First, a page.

The most important thing to consider when buying anyone a bottle of wine, is what the person you are buying for likes. This is true whether the wine drinker is 21 or 91.
That said, tastes evolve over time. Especially when it comes to wine. The longer a person has been drinking wine, the more particular these tastes may be. Therefore, it’s hard to recommend a good wine for a mature wine drinker. You not only will need to know which varieties he or she prefers, but what price range you feel comfortable spending.
There are many websites that can assist you in your selection process. One held in highest regard by many wine enthusiasts is www.winespectator.com, which also publishes a magazine and a yearly guide to the best 100 vintages. You might also ask the manager of a well-stocked liquor store what he or she would recommend.
One fact to consider, however, is that younger wine drinkers often don’t like heavy red wines. Grape skins contain a lot of tannin, which is a naturally-occurring acid. As tannin breaks down, it converts the sweet grape juice into a bolder-flavored wine. The key is letting the wine age long enough. A white wine has very little tannin and will probably be ready in about a year. A red wine will need three or four years, and often more to age properly. Many wines, unfortunately, pass their prime before the tannin breaks down enough for the wine to taste good.
The darkest red wines, such as Cabernet Sauvignon, can taste like acid to an immature pallet. That’s especially true if the wine hasn’t aged long enough to break down the tannin. Tannin also can cause sensations of sourness, dry mouth or even an upset stomach. And even when the wine has matured, the flavor is so different from non-alcoholic beverages, it takes some getting used to.
As people mature in their drinking habits, they typically will develop a higher tolerance for tannin. Typically, they still won’t like the taste of it. But they’ll appreciate how tannin brings out the flavor of the properly aged wine. They may even be able to describe the subtle nuances of flavor between two bottles of the same variety.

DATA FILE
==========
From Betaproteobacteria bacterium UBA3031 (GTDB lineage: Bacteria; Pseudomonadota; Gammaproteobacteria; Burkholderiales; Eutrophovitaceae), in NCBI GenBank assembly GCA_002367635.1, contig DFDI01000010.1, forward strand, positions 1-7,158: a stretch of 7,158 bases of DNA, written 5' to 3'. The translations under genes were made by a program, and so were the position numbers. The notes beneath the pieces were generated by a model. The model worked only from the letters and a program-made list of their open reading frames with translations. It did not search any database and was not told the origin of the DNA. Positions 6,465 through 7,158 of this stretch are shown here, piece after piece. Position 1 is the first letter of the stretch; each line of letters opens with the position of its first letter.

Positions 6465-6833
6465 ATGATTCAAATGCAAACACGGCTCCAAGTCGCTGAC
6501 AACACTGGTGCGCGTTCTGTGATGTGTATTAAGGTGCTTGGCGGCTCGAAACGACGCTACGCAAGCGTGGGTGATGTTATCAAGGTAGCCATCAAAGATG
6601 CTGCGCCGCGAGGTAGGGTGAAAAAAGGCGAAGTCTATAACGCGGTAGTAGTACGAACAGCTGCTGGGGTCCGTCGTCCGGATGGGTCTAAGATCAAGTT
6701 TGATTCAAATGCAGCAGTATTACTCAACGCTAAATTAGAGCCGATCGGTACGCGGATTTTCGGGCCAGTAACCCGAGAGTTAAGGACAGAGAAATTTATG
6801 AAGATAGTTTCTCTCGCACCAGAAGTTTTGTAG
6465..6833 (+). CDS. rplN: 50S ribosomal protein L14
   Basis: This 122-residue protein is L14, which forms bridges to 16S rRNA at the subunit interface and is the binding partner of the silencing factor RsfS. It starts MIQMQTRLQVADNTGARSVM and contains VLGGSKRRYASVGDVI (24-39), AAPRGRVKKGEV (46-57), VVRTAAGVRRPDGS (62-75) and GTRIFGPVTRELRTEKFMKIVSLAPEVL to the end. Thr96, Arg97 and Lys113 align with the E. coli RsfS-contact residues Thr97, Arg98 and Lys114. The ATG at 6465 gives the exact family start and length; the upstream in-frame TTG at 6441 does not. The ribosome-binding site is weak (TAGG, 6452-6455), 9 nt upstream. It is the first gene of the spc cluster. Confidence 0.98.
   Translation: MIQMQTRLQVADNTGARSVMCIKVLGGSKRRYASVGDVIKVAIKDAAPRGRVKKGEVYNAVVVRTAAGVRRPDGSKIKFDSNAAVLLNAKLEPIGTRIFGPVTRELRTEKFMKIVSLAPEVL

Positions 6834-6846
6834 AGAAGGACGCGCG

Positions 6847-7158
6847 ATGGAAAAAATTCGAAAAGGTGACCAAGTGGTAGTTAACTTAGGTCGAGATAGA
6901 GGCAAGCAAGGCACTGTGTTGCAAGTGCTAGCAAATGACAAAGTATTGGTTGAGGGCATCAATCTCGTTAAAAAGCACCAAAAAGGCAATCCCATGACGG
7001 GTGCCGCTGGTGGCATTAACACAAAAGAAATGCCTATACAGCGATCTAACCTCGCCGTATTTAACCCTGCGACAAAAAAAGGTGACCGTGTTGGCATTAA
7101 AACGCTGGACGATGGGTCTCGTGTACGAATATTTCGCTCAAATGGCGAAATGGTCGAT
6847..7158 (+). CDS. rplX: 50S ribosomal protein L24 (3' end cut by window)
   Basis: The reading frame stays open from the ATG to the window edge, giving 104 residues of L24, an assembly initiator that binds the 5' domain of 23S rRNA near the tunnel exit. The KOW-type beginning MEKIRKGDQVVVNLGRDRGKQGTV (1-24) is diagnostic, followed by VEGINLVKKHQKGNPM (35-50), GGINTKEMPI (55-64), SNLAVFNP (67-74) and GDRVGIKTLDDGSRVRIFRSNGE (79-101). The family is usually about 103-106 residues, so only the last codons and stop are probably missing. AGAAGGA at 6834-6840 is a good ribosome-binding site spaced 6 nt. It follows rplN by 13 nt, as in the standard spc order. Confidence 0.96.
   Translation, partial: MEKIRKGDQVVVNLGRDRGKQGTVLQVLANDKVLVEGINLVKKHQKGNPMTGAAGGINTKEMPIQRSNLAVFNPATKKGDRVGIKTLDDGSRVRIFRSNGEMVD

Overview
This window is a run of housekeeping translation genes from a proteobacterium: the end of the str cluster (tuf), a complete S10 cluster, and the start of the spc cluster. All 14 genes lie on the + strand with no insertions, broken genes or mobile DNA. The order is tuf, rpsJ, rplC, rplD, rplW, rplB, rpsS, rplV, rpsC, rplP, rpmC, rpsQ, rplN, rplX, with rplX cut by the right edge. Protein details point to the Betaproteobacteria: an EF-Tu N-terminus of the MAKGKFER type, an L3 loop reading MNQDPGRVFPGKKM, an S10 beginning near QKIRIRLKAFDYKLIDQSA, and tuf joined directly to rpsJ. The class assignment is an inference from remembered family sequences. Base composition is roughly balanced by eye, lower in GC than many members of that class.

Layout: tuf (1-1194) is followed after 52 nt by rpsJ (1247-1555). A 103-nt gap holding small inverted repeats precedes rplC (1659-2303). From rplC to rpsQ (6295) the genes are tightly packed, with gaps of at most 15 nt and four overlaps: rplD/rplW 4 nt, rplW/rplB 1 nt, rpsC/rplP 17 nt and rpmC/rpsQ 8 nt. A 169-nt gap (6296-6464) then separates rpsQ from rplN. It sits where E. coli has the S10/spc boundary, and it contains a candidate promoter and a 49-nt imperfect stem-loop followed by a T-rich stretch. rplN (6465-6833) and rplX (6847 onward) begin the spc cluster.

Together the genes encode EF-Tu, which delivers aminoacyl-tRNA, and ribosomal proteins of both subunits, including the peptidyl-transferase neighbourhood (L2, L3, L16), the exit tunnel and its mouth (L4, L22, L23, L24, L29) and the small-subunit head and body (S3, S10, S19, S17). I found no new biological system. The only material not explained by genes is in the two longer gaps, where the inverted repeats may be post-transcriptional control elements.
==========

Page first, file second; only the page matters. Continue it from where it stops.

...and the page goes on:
But some will never develop a taste for tannin’s attributes. They will live to old age preferring the lighter varieties of grape, such as Reisling. Some will even have a life-long preference for the highly sweet, low-tannin varieties that taste more like soda pop or juice than wine.
Another factor that will impact a mature person’s preferences is income. Let’s face it. A bottle selling for $10 or less isn’t going to taste as good as a bottle selling for $45. That’s true no matter what you’re selling. The better something is, the more in demand it will be, and the higher price it will attain.
The young person who is just starting out in a career, or who is raising a family might have no knowledge of this. It won’t be until the kids are grown and on their own that mom and dad discover the improved flavor of the more expensive wines.
Although each mature wine drinker is different, if you know what they like, they’re not hard to shop for. So get on the Internet. Or hop in your car and get to the nearest wine store. A great gift is waiting.
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